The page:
Westerwelle: Germany needs foreign workers

Westerwelle: Germany needs foreign workers
Photo: DPA
Europe's economic powerhouse Germany needs to lure qualified foreign workers to address skill shortages, Foreign Minister Guido Westerwelle said Wednesday, wading into a fierce immigration debate in the country.

Speaking after chairing a cabinet meeting in Chancellor Angela Merkel’s absence, Westerwelle also said he was in favour of a “points system” to plug what experts say is a 60,000-strong gap in Germany’s skills set.

“It is of course right that we intelligently invite citizens to work in our country who are positive for us and for our development,” said Westerwelle, adding it was in Germany’s “national interest.”

Such a programme must run hand-in-hand with training home-grown talent and preventing well-qualified people from leaving the jobs market, he said.

“We have become an emigration land in recent years. Far too many talented people have left Germany. We need to make our country so attractive that people employ their talents here,” said the minister, who is also vice-chancellor.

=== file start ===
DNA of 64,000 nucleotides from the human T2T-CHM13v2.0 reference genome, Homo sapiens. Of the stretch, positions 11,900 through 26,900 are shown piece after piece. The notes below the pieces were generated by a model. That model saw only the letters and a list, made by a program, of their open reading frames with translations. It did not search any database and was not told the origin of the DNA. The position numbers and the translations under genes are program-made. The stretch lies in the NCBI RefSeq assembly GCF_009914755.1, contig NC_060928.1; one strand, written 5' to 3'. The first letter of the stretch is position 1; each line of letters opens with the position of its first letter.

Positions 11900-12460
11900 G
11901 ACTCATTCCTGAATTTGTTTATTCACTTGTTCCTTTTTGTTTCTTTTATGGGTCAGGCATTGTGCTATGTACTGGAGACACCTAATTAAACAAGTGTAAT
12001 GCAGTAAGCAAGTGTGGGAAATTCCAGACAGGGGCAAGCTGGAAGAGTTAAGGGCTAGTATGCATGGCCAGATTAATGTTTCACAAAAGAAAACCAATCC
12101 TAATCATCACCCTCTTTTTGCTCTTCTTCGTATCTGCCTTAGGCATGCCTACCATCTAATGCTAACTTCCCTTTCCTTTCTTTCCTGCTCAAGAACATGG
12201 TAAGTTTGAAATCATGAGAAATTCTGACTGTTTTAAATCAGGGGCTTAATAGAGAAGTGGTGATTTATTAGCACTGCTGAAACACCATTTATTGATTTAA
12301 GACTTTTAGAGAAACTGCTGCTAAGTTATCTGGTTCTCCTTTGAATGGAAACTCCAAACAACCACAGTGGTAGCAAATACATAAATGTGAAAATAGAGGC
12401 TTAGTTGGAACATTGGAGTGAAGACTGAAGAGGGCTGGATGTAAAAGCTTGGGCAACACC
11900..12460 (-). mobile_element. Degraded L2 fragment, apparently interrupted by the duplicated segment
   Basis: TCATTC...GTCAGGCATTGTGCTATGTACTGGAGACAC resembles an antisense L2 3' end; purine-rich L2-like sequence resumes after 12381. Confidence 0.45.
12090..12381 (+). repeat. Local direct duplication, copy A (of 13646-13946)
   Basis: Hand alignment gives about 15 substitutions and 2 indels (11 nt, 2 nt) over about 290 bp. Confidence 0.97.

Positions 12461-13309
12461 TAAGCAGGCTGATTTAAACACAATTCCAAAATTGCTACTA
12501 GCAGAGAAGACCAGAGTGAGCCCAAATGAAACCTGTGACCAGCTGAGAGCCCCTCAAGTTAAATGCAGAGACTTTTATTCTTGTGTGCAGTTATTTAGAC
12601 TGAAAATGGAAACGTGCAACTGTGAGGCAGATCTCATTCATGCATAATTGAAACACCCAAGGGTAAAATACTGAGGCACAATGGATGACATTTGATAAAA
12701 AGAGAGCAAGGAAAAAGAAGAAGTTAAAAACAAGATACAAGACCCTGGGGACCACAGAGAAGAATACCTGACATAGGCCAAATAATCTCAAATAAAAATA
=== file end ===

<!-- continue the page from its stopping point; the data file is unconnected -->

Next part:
Germany’s Economy Minister Rainer Brüderle kicked off what has become a passionate debate over immigrant workers when he suggested last week that firms should offer cash incentives to attract skilled workers from abroad.

Merkel dismissed the proposal and trade unions, opposition politicians and other members of the governing coalition in Berlin also expressed strong objections to the plan.

But with a plunging population and an increasing dearth of skilled employees, Germany is mulling ways to attract top brains to its shores. Consultancy firm McKinsey has estimated that the country will be short of two million skilled workers by 2020.

Germany introduced a “green card” system for qualified immigrant workers in 2000, which has enabled 33,000 people to come to Germany in those 10 years,

according to recent figures.

Despite this, Dieter Hundt, head of the German Employers Federation (BDA), wrote recently in Die Welt daily that the economy lacked more than 60,000 skilled workers and called for a points system to attract more.

Westerwelle said he had campaigned for such a points system while in opposition and found the scheme “as before positive.”

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